Sunday, June 12, 2011

Lend Me a Crooner


In the pantheon of great American male pop singers, there's an unfortunate tendency to place them into only two designations: Sinata, and Everybody Else. The temptation is understandable: when Sinatra exploded onto the scene in the 1940's, his contemporaries, and his immediate successors in the early 1950's, all covered the same kind of romantic ballad repertoire; all possessed clean cut good looks; and almost all were Italian-American.

Young man with a song: Vic Damone, 1947

Today's birthday celebrant is Vic Damone, born Vito Rocco Farinola, the skinny Brooklyn boy who went from Paramount Theater usher to singing sensation almost overnight (discovered by another Sinatra competitor, Perry [formerly Pierino] Como). He seemingly shadowed Sinatra even more closely than the rest; twice in his career, Damone was signed by Sinatra's former record labels in a bid to replace their golden gander -- in 1956, by Columbia, after Sinatra had defected to Capitol; then in 1961, it was Capitol who came calling, after Sinatra jumped ship to begin his own imprint, Reprise. And when Sinatra had a row with Louis B. Mayer and was fired from MGM in 1951, guess who was signed to a movie contract?


But it would be wrong to dismiss Vic Damone as a mere Sinatra clone. For one thing, the sheer beauty of his voice is dazzling: more classically trained than Sinatra's; prettier and more supple than Tony Bennett's; more muscular than Jack Jones'. And for another, in his relatively brief film career, Damone demonstrated a natural, easy charm in front of the camera, as well as a more traditionally handsome face and form than his idol.


Unfortunately, none of Damone's films for MGM were particularly memorable. He made his debut in Rich, Young and Pretty (1951) -- the title referring, incidentally, to Metro's resident operatic chirper, Jane Powell, not Damone! Although he made a positive impression, especially with the female audience, the film itself was no more than a charming diversion.

Vic Damone (top) with Wendell Corey, Jane Powell and Fernando Lamas in Rich, Young and Pretty (1951, MGM)

A stint in the Army placed Damone's career on hold briefly; upon his return, he was quickly cast in four musicals: Athena (1954), Deep in My Heart (1954), Hit the Deck (1955), and Kismet (1955), all but the last with Powell.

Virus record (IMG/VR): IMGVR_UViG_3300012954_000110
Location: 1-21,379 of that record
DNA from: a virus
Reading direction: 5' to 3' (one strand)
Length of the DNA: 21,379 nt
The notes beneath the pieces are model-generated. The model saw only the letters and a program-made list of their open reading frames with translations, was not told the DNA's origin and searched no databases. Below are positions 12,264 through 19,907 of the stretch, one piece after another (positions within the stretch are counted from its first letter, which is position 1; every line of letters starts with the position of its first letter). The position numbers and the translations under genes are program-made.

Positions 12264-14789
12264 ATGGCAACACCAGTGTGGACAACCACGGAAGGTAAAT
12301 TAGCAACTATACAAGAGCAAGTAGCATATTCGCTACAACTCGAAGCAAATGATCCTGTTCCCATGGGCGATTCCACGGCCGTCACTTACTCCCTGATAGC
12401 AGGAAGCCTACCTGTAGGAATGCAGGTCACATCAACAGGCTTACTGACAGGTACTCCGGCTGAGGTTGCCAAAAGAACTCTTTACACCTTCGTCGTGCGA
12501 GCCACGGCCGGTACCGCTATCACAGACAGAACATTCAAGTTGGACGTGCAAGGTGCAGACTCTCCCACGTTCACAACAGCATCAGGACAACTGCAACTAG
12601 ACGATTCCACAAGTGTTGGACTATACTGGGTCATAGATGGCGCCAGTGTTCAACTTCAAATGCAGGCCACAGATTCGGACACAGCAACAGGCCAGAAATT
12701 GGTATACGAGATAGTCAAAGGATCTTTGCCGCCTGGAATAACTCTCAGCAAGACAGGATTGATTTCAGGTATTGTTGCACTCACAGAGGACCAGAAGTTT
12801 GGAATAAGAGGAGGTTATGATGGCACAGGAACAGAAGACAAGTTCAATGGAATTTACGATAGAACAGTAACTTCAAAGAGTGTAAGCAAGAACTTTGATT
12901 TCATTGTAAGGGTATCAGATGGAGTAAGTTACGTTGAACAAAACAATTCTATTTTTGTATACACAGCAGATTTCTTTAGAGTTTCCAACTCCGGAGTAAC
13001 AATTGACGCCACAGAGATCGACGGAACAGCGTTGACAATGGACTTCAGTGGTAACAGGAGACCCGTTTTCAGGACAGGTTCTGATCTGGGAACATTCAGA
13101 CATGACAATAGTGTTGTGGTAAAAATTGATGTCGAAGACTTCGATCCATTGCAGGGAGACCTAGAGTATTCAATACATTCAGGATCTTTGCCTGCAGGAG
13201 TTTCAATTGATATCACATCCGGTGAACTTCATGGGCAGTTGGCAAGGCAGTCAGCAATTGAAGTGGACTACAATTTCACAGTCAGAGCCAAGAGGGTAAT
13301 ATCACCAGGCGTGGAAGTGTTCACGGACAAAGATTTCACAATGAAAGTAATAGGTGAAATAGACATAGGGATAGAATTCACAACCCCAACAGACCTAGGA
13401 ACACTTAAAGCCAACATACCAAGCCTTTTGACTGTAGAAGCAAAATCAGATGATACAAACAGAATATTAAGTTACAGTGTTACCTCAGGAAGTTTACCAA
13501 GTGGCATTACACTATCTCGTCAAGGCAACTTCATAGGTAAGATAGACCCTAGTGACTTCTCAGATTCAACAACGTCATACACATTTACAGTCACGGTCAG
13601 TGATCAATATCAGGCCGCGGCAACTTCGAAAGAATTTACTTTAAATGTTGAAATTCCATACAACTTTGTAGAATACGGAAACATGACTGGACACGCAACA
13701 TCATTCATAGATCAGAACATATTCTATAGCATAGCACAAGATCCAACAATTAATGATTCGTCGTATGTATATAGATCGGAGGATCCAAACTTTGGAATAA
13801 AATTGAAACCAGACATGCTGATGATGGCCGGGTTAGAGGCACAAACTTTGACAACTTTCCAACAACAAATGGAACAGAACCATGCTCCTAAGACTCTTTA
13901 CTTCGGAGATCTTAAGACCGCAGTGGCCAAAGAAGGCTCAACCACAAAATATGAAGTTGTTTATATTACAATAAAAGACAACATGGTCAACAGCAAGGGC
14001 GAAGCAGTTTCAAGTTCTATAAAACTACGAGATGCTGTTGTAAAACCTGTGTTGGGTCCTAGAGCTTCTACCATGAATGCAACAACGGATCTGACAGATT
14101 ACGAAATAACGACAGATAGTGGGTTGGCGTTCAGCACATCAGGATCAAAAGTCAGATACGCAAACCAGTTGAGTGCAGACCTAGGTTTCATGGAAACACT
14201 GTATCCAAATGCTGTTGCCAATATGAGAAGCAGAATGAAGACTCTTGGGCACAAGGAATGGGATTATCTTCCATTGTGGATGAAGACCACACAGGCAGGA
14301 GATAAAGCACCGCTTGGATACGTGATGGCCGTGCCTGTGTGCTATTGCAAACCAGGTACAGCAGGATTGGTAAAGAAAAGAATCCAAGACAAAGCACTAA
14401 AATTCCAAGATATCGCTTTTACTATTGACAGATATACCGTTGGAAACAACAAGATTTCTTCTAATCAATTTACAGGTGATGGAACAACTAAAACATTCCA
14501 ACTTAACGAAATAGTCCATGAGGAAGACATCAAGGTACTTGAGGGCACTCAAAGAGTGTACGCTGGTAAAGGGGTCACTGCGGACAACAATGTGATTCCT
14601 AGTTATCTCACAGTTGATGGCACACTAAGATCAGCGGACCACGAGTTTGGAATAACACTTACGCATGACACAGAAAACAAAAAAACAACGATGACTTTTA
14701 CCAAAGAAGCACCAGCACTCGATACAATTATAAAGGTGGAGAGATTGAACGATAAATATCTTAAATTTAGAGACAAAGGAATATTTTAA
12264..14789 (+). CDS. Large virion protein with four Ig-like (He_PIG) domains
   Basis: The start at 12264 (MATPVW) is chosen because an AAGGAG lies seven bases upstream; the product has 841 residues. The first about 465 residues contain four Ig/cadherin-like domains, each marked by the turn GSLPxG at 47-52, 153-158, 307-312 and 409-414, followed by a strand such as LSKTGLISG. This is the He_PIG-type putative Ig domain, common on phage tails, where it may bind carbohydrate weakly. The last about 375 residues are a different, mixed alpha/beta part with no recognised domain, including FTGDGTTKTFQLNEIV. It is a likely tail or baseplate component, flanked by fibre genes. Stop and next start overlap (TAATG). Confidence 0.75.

Deep in My Heart (1954, MGM)

Hit the Deck (1955, MGM)

Vic Damone and Jane Powell on the set of Athena (1954, MGM)

All were resounding failures, and such participants as Damone, Powell, Howard Keel, Ann Miller and Dolores Gray found themselves unceremoniously dropped from MGM's roster of stars. Damone's musical fortunes, however, continued to shine brightly: since his meteoric debut in 1947, Damone had notched up an impressive run of Top 10 hits, and in 1956, he scored one of his biggest, a cover of "On the Street Where You Live" from My Fair Lady. The following year, Damone could be heard crooning the lachrymose title song to An Affair to Remember (1957) starring Cary Grant and Deborah Kerr, and scored yet another major hit.


Almost overnight, however, the hit records dried up, as rock and roll swept the country. Damone's personal life was in shambles, as well: he had married Italian-born starlet Pier Angeli in an unexpected 1954 ceremony -- surprising everyone, including Angeli's lover, James Dean, who, according to urban legend, sat outside of the church during the wedding, weeping astride his motorcycle.

Vic Damone and Pier Angeli marry, November 24, 1954

When the Damone/Angeli marriage ended in 1958, it was amid ugly accusations of gambling, infidelity, alcohol abuse and wife beating. The publicity didn't help Damone's public image, which was already tainted by what many perceived as cockiness and brazen egoism. He was dropped by his press agents, blasted by his own manager as a "S.O.B.," and was in and out of courtrooms as he and Angeli waged a bitter custody battle over their son, Perry; at one point, Angeli actually had Damone arrested for kidnapping when he violated a visitation order.

Perry Damone, Pier Angeli and Vic Damone (with second wife, Judy Rawlins) following a custody hearing, 1965

Redeeming Damone's image somewhat was the surprise success of a 1962 summer replacement series called The Lively Ones, which Damone hosted, aided by two comely sidekicks, Joan Stanley and Shirley Yelm. Showcasing an impressive array of jazz talent, ranging from Peggy Lee and Ella Fitzgerald to Dave Brubeck and Shelley Manne, the program was clearly aimed at a sophisticated, adult audience, and Damone was praised for his hosting skills, as well as his musical abilities. It was considered such a hit, Capitol quickly issued a "tie-in" album by Damone to cash in on the show's success.